When we speak of non-retaliation, it’s often in an effort to encourage staff to speak up. Right now, lack of speaking up isn’t the problem. Retaliation itself, rather than employee silence, is running rampant, harming our cultures of integrity. Mary Shirley discusses some of the data around the culture-of-integrity crisis and provides a guide detailing an actionable way to address the issue in your organization.
Remember that time during the pandemic when everyone was being gracious, generous and kind to fellow human beings because we were going through a global public health crisis and it reminded us to be thankful for what we had and treat each other well?
If you hadn’t noticed, that grace period is well and truly over. On the roads, in public spaces, our workplaces and sometimes even within our own households, we’re brusque, impatient and not as nice as we could be. If you don’t find yourself nodding away to this, I have the data to back it up — at least when it comes to workplace incivility.
According to Ethics & Compliance Initiative’s 2022 global business ethics survey, retaliation rates at medium-sized firms have reached 90%, while overall, 82% of those who report workplace misconduct experience retaliation. Insert horrified emoji here!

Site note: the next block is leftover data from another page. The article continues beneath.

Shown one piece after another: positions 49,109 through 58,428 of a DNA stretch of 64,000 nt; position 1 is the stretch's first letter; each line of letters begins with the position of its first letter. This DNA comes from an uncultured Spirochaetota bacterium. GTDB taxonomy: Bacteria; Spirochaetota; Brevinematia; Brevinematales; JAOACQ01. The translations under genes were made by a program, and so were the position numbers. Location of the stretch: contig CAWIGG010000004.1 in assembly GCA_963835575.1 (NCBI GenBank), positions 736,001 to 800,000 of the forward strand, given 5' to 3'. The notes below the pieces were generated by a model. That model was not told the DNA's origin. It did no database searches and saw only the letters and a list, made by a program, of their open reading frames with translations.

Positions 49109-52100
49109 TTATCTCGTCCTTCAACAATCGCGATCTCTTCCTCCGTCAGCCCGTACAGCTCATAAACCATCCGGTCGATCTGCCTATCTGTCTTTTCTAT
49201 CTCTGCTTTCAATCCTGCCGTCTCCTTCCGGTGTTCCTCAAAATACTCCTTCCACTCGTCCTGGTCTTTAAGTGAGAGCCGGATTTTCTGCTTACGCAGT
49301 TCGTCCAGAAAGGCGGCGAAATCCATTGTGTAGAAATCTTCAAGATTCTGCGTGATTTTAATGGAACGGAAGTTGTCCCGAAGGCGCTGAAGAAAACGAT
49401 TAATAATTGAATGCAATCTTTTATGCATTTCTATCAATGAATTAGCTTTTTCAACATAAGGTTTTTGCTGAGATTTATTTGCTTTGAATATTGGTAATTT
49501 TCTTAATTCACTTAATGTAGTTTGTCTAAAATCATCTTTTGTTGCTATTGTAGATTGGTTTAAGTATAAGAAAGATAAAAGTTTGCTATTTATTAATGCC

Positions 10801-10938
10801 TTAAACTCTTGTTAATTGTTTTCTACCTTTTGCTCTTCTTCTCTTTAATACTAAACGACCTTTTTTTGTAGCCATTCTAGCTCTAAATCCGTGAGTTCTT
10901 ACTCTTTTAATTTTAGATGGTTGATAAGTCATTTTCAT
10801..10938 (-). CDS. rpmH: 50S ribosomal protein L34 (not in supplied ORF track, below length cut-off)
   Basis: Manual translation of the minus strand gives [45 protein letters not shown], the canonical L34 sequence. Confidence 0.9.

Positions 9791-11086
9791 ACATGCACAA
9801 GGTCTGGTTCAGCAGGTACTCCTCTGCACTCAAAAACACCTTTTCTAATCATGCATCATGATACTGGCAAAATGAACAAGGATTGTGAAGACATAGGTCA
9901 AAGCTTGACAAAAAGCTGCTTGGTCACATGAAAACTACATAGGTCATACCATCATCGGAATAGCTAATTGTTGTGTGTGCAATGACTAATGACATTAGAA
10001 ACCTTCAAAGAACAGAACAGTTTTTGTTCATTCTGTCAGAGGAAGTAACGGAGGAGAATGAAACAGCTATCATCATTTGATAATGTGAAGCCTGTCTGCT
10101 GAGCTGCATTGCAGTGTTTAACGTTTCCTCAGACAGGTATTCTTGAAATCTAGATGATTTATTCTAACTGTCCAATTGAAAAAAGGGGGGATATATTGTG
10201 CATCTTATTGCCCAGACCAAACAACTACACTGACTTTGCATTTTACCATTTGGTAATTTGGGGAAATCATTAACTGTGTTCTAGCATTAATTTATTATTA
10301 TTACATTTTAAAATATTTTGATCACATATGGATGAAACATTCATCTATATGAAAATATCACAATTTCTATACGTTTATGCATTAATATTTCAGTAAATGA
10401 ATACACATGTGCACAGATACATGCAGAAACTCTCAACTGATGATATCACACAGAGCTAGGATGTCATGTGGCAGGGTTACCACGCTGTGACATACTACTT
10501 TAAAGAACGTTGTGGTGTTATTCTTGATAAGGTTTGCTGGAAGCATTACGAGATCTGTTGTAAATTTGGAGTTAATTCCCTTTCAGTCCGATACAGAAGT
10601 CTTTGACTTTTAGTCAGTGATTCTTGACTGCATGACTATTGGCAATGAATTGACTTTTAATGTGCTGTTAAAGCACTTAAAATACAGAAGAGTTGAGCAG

Are we conditioning our employees not to speak up? The traits present in our best employees might make them less likely to raise issues, concerns and ideas. Compliance expert Courtney Sander explores integrating speaking-up practice within the business to benefit your compliance program and the broader organization.
Are we conditioning our employees not to speak up? The traits present in our best employees might make them less likely to raise issues, concerns and ideas. Compliance expert Courtney Sander explores integrating speaking-up practice within the business to benefit your compliance program and the broader organization.Read more
As we emerge from the pandemic, it’s clear there’s a culture-of-integrity crisis in our workplaces. Carrie Penman, chief risk and compliance officer for Navex, reported in October that her company would soon implement a new reporting system category to record allegations of workplace incivility. (A recent Navex webinar further reinforced the civility decline, indicating that reported and substantiated cases of retaliation, harassment and discrimination have all climbed.)
So what can we as ethics and compliance professionals do to address some of this?
The first thing is take a look in the mirror at our own behaviors. Are we being short and cranky with those around us at home, the office or in society generally? If so, be more mindful of this outward projection and remember that as the face of the ethics program in our organization, it’s not a good look if we aren’t operating to the highest levels of integrity.
For those whose self-awareness meter isn’t exactly full after getting caught in the everyday grind and coming out of the other side of the pandemic, I offer a simple question for reflection: Have I been showing up, in all areas of my life, in the ways I want others to perceive me? Hypocrisy is a poor role model, and in my observations, colleagues are sure to criticize it if they see it — and rightly so. If that sounds preachy, well, that’s because it is.